Dayton and nation see surge in catalytic converter theft: What lawmakers are trying to do about it

Legislation could prevent theft by prohibiting sale without proof of ownership

Credit: Steve Helber

Credit: Steve Helber

Reports of catalytic converter thefts from vehicles in Dayton rose about 364% from 2020 to 2022, and some lawmakers are working to pass legislation that would make it harder for thieves to sell the stolen products.

A catalytic converter is part of the exhaust system underneath a vehicle. It converts engine gasses into less-toxic pollutants. Thieves target them because they contain precious metals and can be resold.

More than 70 reports were handled by DPD in 2020. In 2021, the number of reports jumped to 282. The following year saw 325 reports related to catalytic converter theft. Nearly 100 reports have been handled by Dayton’s police this year as of the end of April.

DPD did not return a request for comment in regard to the frequency in catalytic converter theft.

An Ohio House bill (HB 110) aims to reduce catalytic converter theft by prohibiting people from selling the car parts without proof of ownership.

Ohio Rep. Bob Young (R-Green), who introduced an earlier version of the bill in the 134th General Assembly, said in a recent statement that thefts of the devices have increased in Ohio and across the country. Rep. Bill Roemer, a Richfield Republican, is joint sponsor on the bill.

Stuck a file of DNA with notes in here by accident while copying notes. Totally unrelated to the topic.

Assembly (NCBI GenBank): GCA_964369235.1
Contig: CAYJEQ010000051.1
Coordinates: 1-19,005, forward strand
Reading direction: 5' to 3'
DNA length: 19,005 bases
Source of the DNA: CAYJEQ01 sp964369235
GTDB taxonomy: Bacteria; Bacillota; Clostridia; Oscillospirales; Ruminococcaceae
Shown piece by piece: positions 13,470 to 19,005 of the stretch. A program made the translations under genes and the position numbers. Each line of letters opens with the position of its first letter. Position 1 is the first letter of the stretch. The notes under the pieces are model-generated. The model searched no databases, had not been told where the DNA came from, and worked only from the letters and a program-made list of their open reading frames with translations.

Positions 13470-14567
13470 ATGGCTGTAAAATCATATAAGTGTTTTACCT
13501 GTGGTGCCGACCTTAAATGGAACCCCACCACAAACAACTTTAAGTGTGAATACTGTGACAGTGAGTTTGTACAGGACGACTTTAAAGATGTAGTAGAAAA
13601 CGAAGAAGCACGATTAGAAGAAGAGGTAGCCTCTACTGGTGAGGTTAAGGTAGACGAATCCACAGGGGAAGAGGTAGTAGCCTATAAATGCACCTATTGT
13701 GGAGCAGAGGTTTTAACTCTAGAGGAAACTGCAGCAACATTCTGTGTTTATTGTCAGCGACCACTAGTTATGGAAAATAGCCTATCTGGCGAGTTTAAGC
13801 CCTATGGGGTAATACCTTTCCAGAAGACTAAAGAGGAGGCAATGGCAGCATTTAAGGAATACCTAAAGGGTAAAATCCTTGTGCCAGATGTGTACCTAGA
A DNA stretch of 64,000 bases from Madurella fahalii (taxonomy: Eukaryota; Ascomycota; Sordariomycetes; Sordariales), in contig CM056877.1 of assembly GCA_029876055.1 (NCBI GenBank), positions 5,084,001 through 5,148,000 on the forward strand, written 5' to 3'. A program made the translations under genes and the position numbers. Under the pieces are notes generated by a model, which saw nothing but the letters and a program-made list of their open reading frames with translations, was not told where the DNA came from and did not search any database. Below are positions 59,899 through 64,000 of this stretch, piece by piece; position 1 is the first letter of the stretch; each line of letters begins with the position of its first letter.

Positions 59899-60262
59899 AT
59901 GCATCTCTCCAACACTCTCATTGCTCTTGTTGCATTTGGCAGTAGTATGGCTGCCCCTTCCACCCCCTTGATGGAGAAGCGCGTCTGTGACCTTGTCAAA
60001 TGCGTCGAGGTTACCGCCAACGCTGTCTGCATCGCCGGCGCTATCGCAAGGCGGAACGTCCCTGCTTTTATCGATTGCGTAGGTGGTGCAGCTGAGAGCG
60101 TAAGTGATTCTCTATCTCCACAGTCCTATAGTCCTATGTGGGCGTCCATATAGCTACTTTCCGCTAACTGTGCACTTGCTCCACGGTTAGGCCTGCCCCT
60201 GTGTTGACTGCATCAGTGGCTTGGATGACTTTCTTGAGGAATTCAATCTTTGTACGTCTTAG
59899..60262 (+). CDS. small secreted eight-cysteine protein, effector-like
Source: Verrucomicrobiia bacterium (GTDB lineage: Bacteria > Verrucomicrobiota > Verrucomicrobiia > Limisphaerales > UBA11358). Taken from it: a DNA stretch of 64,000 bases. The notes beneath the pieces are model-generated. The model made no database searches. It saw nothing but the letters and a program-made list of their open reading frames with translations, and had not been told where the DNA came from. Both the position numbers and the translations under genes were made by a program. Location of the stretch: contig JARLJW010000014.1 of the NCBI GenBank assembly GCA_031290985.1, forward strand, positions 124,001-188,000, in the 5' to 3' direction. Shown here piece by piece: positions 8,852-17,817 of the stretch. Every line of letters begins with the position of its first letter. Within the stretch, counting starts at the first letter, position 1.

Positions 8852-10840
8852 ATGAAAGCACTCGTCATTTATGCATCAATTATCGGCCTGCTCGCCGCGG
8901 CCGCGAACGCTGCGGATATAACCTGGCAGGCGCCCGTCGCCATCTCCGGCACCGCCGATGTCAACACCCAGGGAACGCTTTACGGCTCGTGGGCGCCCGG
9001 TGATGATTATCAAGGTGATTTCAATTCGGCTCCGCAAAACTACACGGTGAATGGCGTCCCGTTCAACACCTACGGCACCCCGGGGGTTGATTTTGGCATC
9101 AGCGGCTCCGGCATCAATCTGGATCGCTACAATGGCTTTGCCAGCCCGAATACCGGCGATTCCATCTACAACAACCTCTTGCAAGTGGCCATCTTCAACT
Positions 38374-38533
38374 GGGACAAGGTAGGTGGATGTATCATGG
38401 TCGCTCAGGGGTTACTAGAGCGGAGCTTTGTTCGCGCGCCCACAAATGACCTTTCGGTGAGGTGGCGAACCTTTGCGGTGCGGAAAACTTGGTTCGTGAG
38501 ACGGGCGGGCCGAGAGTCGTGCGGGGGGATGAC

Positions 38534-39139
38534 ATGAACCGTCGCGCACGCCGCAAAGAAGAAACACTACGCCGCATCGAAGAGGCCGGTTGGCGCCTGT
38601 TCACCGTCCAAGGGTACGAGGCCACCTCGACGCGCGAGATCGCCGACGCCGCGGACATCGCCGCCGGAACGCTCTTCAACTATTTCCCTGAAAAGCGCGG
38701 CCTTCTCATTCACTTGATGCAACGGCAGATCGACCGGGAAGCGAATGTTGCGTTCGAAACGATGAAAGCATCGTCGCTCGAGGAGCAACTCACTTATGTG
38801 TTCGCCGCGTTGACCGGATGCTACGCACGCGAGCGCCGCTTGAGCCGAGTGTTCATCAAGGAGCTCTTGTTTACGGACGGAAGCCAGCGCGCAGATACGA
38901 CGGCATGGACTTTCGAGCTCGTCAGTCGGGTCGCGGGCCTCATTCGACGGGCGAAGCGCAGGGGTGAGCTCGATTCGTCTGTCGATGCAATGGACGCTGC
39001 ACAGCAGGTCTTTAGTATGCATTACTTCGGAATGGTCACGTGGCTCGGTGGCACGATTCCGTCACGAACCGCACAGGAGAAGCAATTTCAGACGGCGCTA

A report based on insurance claims data released by the National Insurance Crime Bureau shows a surge in catalytic converter thefts across the country. In total, the nation experienced more than 64,000 catalytic converter thefts in 2022.

Leading the country are California and Texas, which experienced more than 32,000 catalytic converter thefts last year.

Once converters are stolen, vehicles can be out of commission for weeks. Repairs can cost $933 to $4,414, according to Consumer Affairs.

“This new data is just a snapshot of an underreported crime that affects communities across the nation,” said David J. Glawe, President and CEO of NICB, in a press release. “While a catalytic converter can be removed in just a few minutes, for vehicle owners, the cost is much more than the replacement parts. Victims must find alternate transportation, schedule necessary repairs, and may face loss of work as a result.”

Both Roemer and Young said that their bill intends to protect consumers from catalytic converter theft and create more transparent guidelines for businesses.

Catalytic converters are important to vehicles because they change harmful compounds from an engine’s emissions into safe gasses released from the car’s exhaust system, Young and Roemer said.

Local state representatives Andrea White (R-Kettering) and Phil Plummer (R-Dayton) backed the bill as co-sponsors, voicing a need for catalytic converter legislation.

The bill, which is currently sitting in the criminal justice committee in the Ohio House of Representatives, also includes the following provisions:

  • Expanding the Department of Public Safety’s authority to go after unlicensed scrap yards and other “bad actor” businesses.
  • Requiring DPS to “ensure” that local law enforcement is investigating catalytic converter thefts under certain circumstances.
  • Adding a trigger provision if Congress requires vehicles to have a vehicle identification number.

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